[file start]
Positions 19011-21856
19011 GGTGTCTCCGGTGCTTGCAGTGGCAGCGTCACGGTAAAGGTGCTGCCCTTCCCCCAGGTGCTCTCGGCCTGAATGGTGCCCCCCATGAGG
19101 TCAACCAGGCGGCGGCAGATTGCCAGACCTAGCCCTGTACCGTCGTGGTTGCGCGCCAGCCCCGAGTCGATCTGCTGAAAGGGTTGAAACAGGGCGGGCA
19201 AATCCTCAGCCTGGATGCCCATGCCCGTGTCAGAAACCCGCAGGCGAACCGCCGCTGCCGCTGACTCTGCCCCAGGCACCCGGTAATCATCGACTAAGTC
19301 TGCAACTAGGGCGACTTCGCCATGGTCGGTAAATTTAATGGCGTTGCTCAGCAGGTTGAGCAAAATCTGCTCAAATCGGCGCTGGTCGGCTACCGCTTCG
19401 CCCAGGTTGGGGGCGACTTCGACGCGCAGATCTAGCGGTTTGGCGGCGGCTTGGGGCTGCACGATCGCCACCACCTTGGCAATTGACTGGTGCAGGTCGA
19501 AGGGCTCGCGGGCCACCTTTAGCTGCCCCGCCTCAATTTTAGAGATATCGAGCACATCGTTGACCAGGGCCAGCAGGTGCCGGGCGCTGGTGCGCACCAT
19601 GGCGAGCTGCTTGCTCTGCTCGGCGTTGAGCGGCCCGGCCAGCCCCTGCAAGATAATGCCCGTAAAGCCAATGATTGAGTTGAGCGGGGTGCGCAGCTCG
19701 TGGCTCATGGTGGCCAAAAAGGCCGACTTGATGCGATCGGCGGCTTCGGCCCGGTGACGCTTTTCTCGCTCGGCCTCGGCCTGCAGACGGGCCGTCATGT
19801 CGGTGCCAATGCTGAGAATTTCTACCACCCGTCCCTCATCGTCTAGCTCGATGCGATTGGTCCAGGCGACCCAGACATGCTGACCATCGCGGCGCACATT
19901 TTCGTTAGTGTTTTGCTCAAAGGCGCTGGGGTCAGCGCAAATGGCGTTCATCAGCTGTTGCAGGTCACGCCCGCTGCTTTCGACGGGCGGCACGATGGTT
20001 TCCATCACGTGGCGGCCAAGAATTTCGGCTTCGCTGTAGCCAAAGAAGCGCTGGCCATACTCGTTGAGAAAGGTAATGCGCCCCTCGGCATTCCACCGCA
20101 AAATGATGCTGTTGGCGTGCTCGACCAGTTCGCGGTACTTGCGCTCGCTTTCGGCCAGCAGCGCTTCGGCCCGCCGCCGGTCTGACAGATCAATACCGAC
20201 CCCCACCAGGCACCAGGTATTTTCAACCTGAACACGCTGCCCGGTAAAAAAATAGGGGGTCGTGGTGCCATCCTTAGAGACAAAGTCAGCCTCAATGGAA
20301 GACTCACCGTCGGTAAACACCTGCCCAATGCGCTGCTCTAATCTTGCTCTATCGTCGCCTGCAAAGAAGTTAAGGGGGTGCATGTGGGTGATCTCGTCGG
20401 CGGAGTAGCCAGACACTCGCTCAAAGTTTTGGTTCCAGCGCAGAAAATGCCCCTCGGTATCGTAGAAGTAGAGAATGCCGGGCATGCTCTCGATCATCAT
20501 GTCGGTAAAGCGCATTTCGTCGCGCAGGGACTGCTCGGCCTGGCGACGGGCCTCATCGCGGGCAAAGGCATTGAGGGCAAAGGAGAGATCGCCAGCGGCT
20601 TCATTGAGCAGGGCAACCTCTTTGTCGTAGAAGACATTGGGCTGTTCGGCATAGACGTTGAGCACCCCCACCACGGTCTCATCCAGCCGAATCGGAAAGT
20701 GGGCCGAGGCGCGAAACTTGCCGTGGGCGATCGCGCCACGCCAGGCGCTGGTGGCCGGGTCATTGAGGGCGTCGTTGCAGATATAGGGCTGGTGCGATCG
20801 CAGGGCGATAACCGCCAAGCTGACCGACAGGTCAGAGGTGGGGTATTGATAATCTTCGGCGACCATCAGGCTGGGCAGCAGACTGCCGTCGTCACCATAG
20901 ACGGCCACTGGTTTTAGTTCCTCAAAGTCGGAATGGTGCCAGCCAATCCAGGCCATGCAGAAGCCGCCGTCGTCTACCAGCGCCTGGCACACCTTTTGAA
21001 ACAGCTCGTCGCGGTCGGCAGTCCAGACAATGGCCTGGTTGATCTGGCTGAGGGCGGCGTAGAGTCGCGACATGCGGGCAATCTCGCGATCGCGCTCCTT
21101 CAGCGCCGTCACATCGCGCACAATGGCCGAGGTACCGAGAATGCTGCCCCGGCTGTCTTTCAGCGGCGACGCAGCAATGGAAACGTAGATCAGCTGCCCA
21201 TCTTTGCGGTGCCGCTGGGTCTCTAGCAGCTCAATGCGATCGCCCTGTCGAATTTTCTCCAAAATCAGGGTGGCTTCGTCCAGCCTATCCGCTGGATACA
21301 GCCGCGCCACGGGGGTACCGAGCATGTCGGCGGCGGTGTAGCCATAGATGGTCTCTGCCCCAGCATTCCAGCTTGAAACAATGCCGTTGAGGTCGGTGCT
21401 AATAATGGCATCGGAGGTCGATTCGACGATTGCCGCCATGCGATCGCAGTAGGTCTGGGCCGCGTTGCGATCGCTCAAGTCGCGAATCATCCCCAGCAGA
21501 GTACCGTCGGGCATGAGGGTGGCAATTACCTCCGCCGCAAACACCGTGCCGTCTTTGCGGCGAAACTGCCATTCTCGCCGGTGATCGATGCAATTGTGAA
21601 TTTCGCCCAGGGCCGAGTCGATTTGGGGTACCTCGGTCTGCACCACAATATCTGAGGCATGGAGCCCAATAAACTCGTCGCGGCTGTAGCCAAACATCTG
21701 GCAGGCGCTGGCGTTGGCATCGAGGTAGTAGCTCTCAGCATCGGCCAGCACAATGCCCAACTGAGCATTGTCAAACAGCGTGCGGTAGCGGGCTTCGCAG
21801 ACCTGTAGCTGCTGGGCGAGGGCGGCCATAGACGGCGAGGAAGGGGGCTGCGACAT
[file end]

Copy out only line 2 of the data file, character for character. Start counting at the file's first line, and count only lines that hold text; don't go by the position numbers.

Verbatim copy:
19011 GGTGTCTCCGGTGCTTGCAGTGGCAGCGTCACGGTAAAGGTGCTGCCCTTCCCCCAGGTGCTCTCGGCCTGAATGGTGCCCCCCATGAGG